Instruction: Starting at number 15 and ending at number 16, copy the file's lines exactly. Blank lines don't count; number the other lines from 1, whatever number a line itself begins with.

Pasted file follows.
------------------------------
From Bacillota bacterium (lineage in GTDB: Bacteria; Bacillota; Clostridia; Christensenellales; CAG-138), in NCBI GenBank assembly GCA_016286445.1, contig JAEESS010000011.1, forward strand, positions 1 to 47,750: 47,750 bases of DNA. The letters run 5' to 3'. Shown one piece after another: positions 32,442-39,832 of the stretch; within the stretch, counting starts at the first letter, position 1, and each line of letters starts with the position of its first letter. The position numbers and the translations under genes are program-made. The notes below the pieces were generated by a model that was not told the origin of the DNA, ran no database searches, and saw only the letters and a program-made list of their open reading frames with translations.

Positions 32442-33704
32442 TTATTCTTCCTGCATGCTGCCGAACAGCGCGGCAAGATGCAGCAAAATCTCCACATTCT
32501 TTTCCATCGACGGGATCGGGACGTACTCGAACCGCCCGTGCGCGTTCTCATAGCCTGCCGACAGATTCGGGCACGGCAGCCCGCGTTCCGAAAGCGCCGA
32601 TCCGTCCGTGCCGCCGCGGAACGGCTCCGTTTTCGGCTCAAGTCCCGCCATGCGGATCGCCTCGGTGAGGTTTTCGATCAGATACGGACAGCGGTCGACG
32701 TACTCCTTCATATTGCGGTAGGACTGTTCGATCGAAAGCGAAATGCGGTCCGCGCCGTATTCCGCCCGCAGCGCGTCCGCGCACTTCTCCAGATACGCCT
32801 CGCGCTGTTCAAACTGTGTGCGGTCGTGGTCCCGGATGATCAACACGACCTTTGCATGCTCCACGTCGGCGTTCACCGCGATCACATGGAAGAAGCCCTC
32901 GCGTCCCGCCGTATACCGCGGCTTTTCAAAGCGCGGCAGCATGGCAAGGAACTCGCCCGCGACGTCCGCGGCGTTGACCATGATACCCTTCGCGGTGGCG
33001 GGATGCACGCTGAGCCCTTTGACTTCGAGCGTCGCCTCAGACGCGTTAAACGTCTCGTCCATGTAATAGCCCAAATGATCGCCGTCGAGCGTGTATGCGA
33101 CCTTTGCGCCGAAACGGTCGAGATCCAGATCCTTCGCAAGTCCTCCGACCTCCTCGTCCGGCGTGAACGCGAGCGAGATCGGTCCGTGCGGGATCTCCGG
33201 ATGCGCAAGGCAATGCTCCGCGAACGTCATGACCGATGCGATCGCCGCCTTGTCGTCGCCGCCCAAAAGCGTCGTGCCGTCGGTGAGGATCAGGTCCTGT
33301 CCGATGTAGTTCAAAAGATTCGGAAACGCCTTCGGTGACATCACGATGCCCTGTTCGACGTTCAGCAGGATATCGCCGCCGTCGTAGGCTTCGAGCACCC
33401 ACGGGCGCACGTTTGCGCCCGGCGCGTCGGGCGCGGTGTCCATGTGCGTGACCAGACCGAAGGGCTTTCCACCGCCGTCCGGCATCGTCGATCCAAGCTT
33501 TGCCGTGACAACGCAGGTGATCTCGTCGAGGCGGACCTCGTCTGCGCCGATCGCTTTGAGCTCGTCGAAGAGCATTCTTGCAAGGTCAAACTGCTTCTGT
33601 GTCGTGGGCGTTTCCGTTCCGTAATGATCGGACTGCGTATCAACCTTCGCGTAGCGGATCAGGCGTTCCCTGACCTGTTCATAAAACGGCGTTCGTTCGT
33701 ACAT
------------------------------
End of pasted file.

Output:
33601 GTCGTGGGCGTTTCCGTTCCGTAATGATCGGACTGCGTATCAACCTTCGCGTAGCGGATCAGGCGTTCCCTGACCTGTTCATAAAACGGCGTTCGTTCGT
33701 ACAT